Minnesota school ranking grades districts on student body diversity, but leaves it out of academics

As I have written before, school rankings should be viewed with a grain of salt. Looking into what measures the ranking includes — and doesn’t include — is an important first step toward understanding why a particular school, or district, is listed where it is.

Case in point is the 2023 Best School Districts in Minnesota ranking by Niche, an online platform that “connect[s] colleges and schools with students and families.” Niche has ranked Minnesota school districts by grading them on a variety of categories that then factor into an overall grade. The categories include academics, diversity, teachers, college prep, clubs & activities, and administration.

What I found interesting is that the “diversity” category primarily grades districts on how racially and economically diverse their student bodies are, which schools cannot control.

But when it comes to academics, student diversity in this ranking system is ignored. This can disguise educational outcomes and not paint the full picture of how well the district is helping students learn and grow.

Take the Hopkins school district. It received an “A” for diversity and a “B+” for academics. The district’s student body is fairly diverse, with about half of its student body comprised of students of color and the other half comprised of white students. But aggregated reading and math test scores don’t account for this same socioeconomic makeup. This can make a district that’s struggling to help all students grow academically look comparable to other districts that are more academically rigorous, but drop a letter grade or two because they do not tick the same socioeconomic and racial diversity boxes.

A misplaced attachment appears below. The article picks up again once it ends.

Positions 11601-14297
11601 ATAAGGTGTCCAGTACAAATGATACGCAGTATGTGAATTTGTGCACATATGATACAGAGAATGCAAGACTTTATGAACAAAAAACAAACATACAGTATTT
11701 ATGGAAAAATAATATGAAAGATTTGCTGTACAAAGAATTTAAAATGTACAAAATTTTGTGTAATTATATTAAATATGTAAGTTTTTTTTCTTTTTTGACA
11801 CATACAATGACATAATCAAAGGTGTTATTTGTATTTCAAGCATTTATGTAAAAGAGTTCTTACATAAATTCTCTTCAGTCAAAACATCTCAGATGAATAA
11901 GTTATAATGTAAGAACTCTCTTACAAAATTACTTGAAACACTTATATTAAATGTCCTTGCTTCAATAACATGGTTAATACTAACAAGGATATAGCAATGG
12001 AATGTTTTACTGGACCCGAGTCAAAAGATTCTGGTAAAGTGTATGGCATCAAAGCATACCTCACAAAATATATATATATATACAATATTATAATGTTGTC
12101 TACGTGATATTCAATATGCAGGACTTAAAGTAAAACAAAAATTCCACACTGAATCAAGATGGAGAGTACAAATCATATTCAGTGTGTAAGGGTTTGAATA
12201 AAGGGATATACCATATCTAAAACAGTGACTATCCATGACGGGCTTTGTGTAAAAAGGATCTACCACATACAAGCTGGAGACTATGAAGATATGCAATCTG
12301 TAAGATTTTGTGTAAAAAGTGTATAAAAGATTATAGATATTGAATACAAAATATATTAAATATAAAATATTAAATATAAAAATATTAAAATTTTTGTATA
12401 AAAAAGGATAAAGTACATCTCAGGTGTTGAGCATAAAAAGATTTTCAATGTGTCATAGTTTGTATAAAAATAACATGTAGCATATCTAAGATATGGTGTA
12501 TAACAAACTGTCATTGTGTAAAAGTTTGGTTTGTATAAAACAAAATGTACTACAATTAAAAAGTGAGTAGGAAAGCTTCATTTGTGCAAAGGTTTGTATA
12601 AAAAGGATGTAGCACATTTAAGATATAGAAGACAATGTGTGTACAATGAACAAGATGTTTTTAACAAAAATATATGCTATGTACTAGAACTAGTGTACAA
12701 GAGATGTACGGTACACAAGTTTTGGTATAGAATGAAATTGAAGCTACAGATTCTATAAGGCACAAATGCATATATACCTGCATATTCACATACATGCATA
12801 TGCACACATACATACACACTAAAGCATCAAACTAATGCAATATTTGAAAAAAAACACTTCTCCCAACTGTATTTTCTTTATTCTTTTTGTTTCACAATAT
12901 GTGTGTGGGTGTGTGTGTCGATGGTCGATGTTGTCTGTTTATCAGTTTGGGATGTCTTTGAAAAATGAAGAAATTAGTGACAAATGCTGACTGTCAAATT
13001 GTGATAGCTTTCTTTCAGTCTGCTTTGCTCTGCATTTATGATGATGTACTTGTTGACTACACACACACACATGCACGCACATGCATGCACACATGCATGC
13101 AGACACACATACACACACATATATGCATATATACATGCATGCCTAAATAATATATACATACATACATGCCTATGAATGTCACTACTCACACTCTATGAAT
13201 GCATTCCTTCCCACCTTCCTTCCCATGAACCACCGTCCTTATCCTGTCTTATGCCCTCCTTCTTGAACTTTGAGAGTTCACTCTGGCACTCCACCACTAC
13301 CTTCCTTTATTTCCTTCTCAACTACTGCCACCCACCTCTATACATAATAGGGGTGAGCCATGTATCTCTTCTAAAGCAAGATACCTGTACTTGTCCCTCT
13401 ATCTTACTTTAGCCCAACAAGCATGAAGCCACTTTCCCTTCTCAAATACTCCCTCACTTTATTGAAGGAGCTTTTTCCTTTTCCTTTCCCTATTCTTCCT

Also included in academics is a district’s graduation rate, which can help boost a district’s grade for academics even though graduation rates are not necessarily an indication of actual learning.

School rankings are often looked at to determine whether or not schools are academically rigorous. That’s often measured by test scores. But as my colleague John Phelan has even written, before latching on to a ranking, take a look at how the ranking was constructed.